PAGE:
Then I cleaned out the coop and added new bedding. The coop was not too bad, but I wanted to start the new chicks off with new bedding. To add insult to injury, when I was dumping the bedding on the compost pile, I got stung three times by angry bees. That will teach me not to wear a red shirt when going near bees.
The three Black Star hens that survived are now old enough to lay eggs and are producing one or two eggs a day. They are small eggs since these are young hens, but they will get bigger as the hens more fully mature. Now I have to integrate the 23-week old Black Stars with the eight-week old Red Stars. If they kill any of the new Red Stars, I’m taking the black ones to the same lady.
I hope that won’t be necessary. I have divided the coop into two, which I designed it to do when I built it. The new chicks are in the bigger section. I am waiting several days to let them out. This ensures that they know where their home is and will go back into the coop to roost at night.
I hope the 16 pullets will have numbers on their side and won’t let the three Black Stars peck them to death. I’d like to think that after being bullied, the Black Stars won’t turn around and bully the new chicks, but that’s anthropomorphizing them. I know better than to expect human behavior or emotions from chickens.
Hoping for More Eggs
If all goes smoothly—and Mr. Murphy is always hovering about—I will have 20 new chickens, 19 of which are hens. For the next couple of months, I should get two or three eggs a day. The new hens should start laying in January. By spring, I hope to be getting 16 or more eggs per day.
Selling seven dozen eggs a week at $5 a dozen will generate some good pocket change.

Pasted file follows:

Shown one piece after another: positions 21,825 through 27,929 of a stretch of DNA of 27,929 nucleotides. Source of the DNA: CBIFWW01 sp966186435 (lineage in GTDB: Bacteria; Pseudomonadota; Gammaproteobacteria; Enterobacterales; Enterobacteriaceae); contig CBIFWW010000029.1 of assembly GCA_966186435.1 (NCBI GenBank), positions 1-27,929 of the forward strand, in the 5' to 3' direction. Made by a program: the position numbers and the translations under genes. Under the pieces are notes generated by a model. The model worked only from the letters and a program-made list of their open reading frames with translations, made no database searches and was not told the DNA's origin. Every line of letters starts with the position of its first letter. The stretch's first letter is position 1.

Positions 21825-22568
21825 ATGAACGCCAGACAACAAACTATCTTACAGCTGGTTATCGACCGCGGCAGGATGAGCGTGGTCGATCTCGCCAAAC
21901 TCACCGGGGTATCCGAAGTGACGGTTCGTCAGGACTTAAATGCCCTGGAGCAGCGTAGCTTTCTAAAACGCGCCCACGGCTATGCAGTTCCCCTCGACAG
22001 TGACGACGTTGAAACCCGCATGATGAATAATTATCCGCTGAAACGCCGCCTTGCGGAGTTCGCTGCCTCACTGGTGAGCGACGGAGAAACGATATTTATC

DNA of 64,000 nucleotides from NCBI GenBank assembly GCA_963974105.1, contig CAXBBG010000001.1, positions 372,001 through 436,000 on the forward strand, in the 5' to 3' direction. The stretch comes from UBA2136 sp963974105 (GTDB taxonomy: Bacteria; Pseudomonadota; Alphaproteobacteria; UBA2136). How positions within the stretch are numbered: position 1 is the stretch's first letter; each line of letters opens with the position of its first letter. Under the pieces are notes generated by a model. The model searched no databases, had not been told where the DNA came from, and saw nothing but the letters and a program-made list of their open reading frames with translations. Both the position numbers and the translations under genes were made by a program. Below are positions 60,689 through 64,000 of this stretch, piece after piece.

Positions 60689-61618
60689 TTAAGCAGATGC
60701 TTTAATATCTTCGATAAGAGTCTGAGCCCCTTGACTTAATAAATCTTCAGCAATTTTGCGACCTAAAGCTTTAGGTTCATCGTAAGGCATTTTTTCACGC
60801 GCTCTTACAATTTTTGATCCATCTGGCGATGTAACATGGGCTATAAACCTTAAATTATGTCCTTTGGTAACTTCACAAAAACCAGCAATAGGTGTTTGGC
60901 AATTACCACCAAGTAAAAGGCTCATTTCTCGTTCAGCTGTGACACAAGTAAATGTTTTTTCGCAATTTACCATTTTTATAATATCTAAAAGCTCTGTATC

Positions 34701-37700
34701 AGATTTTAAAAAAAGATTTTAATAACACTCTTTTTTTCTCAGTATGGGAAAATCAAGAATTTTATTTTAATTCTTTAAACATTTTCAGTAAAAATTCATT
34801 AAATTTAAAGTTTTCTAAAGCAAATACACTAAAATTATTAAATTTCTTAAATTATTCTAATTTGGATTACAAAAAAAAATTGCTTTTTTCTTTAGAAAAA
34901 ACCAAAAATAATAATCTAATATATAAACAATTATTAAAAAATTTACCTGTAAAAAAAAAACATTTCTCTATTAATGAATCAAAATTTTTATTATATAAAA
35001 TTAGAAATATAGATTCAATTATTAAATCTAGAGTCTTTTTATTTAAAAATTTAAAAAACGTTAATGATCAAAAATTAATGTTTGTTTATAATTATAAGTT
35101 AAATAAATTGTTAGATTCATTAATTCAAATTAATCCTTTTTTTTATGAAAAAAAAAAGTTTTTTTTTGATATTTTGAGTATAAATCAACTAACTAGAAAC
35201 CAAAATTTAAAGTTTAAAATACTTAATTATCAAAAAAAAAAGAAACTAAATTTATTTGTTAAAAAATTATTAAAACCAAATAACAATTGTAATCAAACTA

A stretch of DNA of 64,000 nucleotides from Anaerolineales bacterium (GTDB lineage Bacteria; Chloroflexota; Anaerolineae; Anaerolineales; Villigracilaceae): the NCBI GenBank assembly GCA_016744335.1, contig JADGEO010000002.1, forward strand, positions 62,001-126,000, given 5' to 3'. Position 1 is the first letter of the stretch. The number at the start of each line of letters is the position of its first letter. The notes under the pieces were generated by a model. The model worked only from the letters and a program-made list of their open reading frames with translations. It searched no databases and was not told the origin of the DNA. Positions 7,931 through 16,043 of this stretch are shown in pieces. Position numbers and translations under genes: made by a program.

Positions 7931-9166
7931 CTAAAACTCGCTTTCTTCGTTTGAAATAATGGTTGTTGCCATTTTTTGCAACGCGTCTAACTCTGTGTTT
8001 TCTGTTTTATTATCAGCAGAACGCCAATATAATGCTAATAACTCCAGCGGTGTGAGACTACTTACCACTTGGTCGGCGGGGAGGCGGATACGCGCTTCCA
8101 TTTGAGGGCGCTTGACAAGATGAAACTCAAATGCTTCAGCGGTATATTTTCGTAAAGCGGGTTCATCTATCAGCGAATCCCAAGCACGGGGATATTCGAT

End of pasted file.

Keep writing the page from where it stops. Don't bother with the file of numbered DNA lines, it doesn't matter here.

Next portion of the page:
For the first year, the chicks laid eggs frequently, and I calculated my cost per egg was about 15 cents. I was thrilled with this cost. I didn’t realize I should have bought replacement chickens sooner than I had. The one-year-old chickens molted and then slowed their laying for the second winter, and it never fully bounced back. Since we had a bit of attrition, I was getting maybe five or six eggs a day for most of the summer. (The chickens turned two in June.)
My best guess is that at the end of the 30 months, the average cost per egg had doubled to 30 cents over the lifetime of the hen. At $3.60 per dozen, I am still making a profit when I sell a dozen for $5, but when you add in what we eat or give away, I am probably just breaking even. Of course, I am not buying eggs, so I am saving money there. More importantly, the chickens are a prep, and I’m happy to have one prep that pays for itself.
After more than two years, I remain pleased to be keeping chickens and I plan to continue to do so. Once they grow up and are established in the coop, they require little attention, so they are relatively easy to keep. With the electric coop door that uses sunrise and sunset to determine when to open, we can leave them unattended for a couple days if I leave town, as long as they have plenty of feed and water.
As I learned with the ten (now three) Black Stars, the most important thing is to have a well-built chicken coop that does not have holes or other access points for snakes, mink, rats, raccoons, foxes, owls, or other critters that might kill the chickens or eat their eggs. The temporary shelter was not sufficiently secure—my bad. Putting the newest batch of chickens in the main coop should keep them safe.
I’m crossing my fingers, but I’m also trying not to count my chickens before they are hatched.